Dilemmas from climate change to financial meltdowns make it clear that global interconnectedness is the norm in the twenty-first century. As a result, global governance organizations (GGOs)—from the World Trade Organization to the Forest Stewardship Council—have taken on prominent roles in the management of international affairs. These GGOs create and promulgate rules to address a host of pressing problems. But as World Rule reveals, they struggle to meet two challenges: building authority despite limited ability to impose sanctions and maintaining legitimacy while satisfying the demands of key constituencies whose support is essential to a global rulemaking regime.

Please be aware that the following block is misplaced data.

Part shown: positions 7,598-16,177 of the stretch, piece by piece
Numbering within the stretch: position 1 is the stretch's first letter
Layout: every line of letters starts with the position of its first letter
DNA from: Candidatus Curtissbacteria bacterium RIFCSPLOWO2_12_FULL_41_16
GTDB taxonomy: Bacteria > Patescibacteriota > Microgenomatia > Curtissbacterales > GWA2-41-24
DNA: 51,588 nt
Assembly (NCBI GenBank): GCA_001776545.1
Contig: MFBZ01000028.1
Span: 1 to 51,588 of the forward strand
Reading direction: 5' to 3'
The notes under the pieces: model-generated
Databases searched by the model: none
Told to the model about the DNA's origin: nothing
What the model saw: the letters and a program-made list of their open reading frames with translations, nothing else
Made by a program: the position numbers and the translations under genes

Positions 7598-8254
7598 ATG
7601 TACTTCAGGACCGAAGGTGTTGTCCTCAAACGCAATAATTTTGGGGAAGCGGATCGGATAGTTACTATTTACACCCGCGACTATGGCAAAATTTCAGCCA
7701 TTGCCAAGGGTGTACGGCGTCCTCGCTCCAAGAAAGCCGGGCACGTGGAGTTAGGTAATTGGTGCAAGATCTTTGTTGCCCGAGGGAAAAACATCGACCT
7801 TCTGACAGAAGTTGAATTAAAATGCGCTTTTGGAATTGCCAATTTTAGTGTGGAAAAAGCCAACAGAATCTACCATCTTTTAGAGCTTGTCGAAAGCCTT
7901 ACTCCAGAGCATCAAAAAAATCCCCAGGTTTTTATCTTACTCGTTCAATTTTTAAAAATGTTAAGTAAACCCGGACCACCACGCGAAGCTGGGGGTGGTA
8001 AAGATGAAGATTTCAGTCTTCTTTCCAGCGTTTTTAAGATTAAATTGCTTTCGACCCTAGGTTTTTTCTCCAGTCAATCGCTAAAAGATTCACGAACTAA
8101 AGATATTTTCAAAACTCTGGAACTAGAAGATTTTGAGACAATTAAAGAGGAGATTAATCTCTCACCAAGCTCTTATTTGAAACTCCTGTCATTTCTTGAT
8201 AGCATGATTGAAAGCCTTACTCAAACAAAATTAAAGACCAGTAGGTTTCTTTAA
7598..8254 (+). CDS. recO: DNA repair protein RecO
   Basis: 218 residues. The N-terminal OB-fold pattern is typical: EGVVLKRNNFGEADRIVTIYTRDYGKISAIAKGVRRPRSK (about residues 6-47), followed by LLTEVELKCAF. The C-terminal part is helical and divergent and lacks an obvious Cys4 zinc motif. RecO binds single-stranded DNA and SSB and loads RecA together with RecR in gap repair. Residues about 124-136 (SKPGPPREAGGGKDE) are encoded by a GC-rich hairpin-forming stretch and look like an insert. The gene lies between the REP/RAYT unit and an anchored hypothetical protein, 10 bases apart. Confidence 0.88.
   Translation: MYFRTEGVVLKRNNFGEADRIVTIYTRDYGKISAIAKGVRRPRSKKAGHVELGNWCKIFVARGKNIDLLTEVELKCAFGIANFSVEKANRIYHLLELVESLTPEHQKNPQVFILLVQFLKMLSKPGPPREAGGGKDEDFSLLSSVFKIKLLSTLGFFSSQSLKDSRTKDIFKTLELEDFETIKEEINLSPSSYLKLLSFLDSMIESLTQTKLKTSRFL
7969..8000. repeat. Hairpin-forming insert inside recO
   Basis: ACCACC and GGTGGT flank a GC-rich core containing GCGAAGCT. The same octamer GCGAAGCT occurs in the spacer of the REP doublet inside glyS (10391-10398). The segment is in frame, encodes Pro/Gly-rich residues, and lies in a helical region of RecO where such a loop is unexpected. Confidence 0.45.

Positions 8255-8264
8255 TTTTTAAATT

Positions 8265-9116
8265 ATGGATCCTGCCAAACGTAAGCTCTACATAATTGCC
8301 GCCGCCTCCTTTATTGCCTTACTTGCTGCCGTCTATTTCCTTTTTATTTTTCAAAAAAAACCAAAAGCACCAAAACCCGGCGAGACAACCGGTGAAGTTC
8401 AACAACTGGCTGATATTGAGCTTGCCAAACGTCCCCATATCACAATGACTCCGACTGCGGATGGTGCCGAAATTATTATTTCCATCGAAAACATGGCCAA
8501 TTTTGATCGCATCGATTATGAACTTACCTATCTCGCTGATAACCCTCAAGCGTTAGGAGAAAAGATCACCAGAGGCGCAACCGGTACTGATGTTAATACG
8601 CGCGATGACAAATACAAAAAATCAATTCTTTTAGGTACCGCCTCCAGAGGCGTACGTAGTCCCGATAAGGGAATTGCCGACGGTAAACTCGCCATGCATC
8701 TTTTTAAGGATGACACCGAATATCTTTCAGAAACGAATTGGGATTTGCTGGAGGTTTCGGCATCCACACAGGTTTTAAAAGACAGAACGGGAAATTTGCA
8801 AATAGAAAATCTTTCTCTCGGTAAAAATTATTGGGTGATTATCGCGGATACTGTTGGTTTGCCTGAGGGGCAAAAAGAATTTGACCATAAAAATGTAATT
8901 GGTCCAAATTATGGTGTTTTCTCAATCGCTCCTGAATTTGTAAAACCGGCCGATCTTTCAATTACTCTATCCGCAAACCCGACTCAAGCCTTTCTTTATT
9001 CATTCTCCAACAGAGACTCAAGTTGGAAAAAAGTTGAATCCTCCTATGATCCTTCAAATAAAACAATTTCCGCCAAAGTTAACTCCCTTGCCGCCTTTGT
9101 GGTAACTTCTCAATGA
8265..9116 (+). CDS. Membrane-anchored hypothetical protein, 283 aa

Through a novel empirical study of twenty-five GGOs, Jonathan GS Koppell provides a clearer picture of the compromises within and the competition among these influential institutions by focusing attention on their organizational design. Analyzing four aspects of GGO organization in depth—representation and administration, the rulemaking process, adherence and enforcement, and interest group participation—Koppell describes variation systemically, identifies patterns, and offers explanations that link GGO design to the fundamental challenge of accountability in global governance.